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Lisa
Lisa, Certified Veterinary Technician
Category: Dog Training
Satisfied Customers: 16185
Experience:  CVT with a special interest in behavior modification through structure, boundaries and limitations with positive reinforcement.
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My 6 year old, 70 lb female lab mix has gradually grown

Customer Question

My 6 year old, 70 lb female lab mix has gradually grown terrified of leash walks over the last 9 months. I believe the trigger was a nearby classic car "cruise" where multiple loud, rumbling cars were shaking up the street on one of our walks. Since then, Lacey has become terrified. It started with a little hesitation mid-walk to now where she doesn't want to leave the house. She shakes terribly. We do have one block on our walks where we cross the same busy Blvd where the car cruise was last year, but this occurs everywhere now. Even on quiet trails, and even when driving to a new location to walk. I have tried treats (reward when she is walking fine without stopping or sitting), using her beloved ball as a lure/reward. Nothing works. She is happy to go to her doggy day care a couple times a week and is social there, but leash walks remain an increasing terror for her.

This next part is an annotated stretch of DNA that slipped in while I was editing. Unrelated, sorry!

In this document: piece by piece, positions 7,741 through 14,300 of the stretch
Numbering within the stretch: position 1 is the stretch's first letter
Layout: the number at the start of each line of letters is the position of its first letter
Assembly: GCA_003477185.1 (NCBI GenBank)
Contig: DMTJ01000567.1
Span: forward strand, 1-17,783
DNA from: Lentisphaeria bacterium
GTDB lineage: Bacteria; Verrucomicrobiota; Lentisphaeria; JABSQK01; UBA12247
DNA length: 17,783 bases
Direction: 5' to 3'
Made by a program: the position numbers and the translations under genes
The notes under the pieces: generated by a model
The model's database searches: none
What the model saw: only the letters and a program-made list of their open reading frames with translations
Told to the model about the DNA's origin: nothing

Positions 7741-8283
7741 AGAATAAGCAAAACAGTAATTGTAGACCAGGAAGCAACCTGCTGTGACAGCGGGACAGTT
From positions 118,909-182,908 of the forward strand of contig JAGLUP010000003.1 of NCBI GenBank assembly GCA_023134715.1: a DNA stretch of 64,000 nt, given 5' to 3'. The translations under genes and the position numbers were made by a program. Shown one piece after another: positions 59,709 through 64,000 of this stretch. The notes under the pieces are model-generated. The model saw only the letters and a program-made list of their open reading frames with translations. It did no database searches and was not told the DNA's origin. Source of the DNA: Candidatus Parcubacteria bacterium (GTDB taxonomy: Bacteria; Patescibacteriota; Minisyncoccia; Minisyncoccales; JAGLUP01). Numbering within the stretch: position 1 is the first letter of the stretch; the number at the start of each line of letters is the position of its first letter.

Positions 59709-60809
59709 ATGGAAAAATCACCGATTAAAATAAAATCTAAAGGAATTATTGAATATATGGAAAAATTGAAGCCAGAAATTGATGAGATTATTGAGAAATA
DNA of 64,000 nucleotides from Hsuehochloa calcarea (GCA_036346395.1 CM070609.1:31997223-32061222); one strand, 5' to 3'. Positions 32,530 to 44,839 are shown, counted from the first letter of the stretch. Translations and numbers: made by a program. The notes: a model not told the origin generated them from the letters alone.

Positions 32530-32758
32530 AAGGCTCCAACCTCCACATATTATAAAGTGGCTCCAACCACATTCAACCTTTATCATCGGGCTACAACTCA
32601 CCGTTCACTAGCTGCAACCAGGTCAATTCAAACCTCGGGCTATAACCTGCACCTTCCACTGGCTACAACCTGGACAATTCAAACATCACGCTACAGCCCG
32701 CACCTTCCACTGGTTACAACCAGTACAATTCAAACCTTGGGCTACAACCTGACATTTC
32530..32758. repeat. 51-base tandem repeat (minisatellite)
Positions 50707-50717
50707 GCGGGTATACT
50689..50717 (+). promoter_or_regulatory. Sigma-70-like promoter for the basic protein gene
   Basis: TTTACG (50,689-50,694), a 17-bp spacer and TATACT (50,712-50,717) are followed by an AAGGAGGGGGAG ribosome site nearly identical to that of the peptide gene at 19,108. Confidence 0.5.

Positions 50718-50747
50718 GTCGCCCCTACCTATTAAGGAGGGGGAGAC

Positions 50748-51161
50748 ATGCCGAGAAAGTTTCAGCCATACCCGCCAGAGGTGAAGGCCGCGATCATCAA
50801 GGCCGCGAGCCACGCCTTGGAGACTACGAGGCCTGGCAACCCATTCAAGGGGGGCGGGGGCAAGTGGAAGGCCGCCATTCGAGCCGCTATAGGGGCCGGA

Just went to vet who did a blood panel and said after those results they will refer me to a behaviorist at UC Davis, quite far from my home. I asked about fast acting anxiety med, such as doggie Xanax and was told they only prescribe calmicalm, which I was told is expensive and can take a long time to work. Is this typical? Should I try another vet?
Submitted: 9 months ago.
Category: Dog Training
Expert:  Lisa replied 9 months ago.

Hi there. My name is ***** ***** I'm happy to help you with your question today. Just like an in person consult, I have some questions of my own to help ensure I give you the best advice possible...

Do you use a traditional leash and collar on her?
When she's acting fearful, what do you do?

Does she have any other health issues you're aware of?

Has she ever been to obedience classes?

Does she act just as fearful if someone else is walking her?

Customer: replied 9 months ago.
Hi, Lisa.
I use a prong collar or harness.about 3 years ago I consulted with a trainer due to Lacey's extreme lunging at strangers on walks. The prong collar and some human training for me resolved that issue. We have had extensive walks for 3 years until this. I have also tried the harness recently wondering if she was adverse to the prong collar. Both get same response.When she's acting fearful I try not to give in or console her, but keep moving. If she freezes and I can't move her, I try treats if she takes a step or two. Sometimes she freezes up for 5-10 minsShe has been to many obedience classes since she was 12 weeks old. Very well behaved. Except for leash walks.She is fearful with me and other friends and family walking her. I've tried removing myself from the equation to see if I was part of the problem, but she still does this with others walking herThanks
Expert:  Lisa replied 9 months ago.

Thanks for the additional information. I really appreciate it.

It sounds to me like Lacey is having a bit of noise phobia due to the car crusing. This is actually pretty common in dogs and I'm actually working with a new rehabilitation dog on the same issue right now.